By Maud Watson
Return of the Bull – Rafael Nadal says that he is planning to return to tennis in the desert at the Indian Wells Masters 1000 event, the BNP Paribas Open. He states that his knee is healing nicely, and furthermore insists that he can return his body to peak physical condition. Nadal is a fierce competitor, and I sincerely hope that he’s right about that last part. But given his brand of physical tennis and refusal to take an extended break to allow his body to completely heal, it’s hard to imagine he’ll ever be able to sustain his top form for any length of time. I’ll be the first to admit if I’m wrong on this one, but I disagree with Nadal’s strategy to forgo the extended break and tweak his game to make it less physical.
Welcome to the Main Event – After the surprising news that Marat Safin would be playing an event on the Champions Series senior circuit in March, there then came the news that the lovable Russian is going to be playing an exhibition on April 10 in Atlantic City at Caesar’s Palace. Perhaps the only thing more shocking is that the Caesars Tennis Classic exhibition is also going to feature Ivan Lendl, who hasn’t played a match since 1994. The field will be rounded out with Andy Roddick and Mats Wilander, with Venus Williams playing the hostess. With the spectacular tennis those men are able to produce, coupled with their mesh of personalities, it’s a safe bet that a good time is in store for any lucky enough to get a ticket.
Back at Last – It wasn’t as soon as he had hoped, but it had to feel good to Argentine David Nalbandian to finally make his return to competitive tennis in his home country at the Buenos Aires Copa Telmex event. Nalbandian opened his campaign with a solid straight sets win over Italian Potito Starace before giving the home crowd something to cheer about with a nail-biting win over Spaniard Daniel Gimeno-Traver, 9-7 in the third set tiebreak. Given Nalbandian’s talent and ability to upset the big boys in tennis, I’m sure I’m not alone in hoping this is just a sampling of the good things to come.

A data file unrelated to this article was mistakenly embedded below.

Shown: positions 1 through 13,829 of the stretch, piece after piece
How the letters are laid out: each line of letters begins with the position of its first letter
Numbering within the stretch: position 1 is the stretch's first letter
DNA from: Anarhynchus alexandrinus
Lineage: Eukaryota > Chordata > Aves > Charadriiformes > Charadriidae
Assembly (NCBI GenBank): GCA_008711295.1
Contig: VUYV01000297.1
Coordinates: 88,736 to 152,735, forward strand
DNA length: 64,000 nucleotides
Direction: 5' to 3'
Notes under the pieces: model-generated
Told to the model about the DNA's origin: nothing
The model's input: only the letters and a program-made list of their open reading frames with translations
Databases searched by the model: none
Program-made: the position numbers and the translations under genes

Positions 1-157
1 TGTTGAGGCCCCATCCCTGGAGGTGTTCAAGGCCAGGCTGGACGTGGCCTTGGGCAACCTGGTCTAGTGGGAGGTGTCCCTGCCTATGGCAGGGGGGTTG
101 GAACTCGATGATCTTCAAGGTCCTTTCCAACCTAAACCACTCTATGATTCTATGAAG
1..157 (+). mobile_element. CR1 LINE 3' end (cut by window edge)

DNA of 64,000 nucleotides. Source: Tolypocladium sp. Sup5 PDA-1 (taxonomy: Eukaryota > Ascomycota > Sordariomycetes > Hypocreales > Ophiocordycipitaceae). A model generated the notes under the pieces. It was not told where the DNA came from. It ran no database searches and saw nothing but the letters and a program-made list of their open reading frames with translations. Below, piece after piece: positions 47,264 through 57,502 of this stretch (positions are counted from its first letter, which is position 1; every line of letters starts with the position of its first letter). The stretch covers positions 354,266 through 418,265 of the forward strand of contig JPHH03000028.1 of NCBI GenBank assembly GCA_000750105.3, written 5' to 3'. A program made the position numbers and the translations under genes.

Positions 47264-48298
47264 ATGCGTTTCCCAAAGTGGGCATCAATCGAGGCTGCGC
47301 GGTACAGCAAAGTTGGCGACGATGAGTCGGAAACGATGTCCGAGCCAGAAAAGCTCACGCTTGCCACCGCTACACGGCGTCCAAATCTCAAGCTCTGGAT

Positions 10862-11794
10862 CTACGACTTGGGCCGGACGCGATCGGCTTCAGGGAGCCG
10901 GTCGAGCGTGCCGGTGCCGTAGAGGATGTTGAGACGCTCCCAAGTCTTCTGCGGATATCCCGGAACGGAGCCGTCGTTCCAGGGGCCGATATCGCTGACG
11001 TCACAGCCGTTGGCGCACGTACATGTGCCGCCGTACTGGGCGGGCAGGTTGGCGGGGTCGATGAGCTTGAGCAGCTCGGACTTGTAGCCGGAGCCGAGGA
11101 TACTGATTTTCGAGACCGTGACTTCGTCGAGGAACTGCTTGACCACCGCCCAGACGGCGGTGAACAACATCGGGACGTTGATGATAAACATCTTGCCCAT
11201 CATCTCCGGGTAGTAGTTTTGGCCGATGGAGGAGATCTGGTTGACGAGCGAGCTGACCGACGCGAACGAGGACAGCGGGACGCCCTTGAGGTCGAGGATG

Seizing the Opportunity – It was just last year when Israeli Shahar Peer was denied a visa to compete in Dubai. This year, she was allowed entry, and she’s making the most of it. After having never taken a set off of 2009 US Open finalist Caroline Wozniacki, the compact Peer cruised her way to a routine victory over the Dane in straight sets. Perhaps the only downside to the match was that it was forced to be played on Court 1 instead of Center Court, as Court 1 was more secure. Credit to Wozniacki who had the class to acknowledge that while the court speed was different on Court 1 as compared to Center, the conditions were the same for both players and did not blame the switch for her loss.
Kournikova in the News – But this time, it isn’t Anna K. It’s her mother, Alla. In one of the more bizarre scandals to come up in tennis news this week was the case of Alla Kournikova, who is being charged with felony child neglect. She allegedly left her five-year-old son home alone while she ran some errands. Neighbors spotted the child outside and then called authorities. When questioned, the five-year-old son claimed that he had gotten outside by jumping out of a second story window (but was uninjured). Alla could face up to five years in prison. I somehow think the next time Anna K does a press conference, the questions aren’t going to be about her latest modeling gig.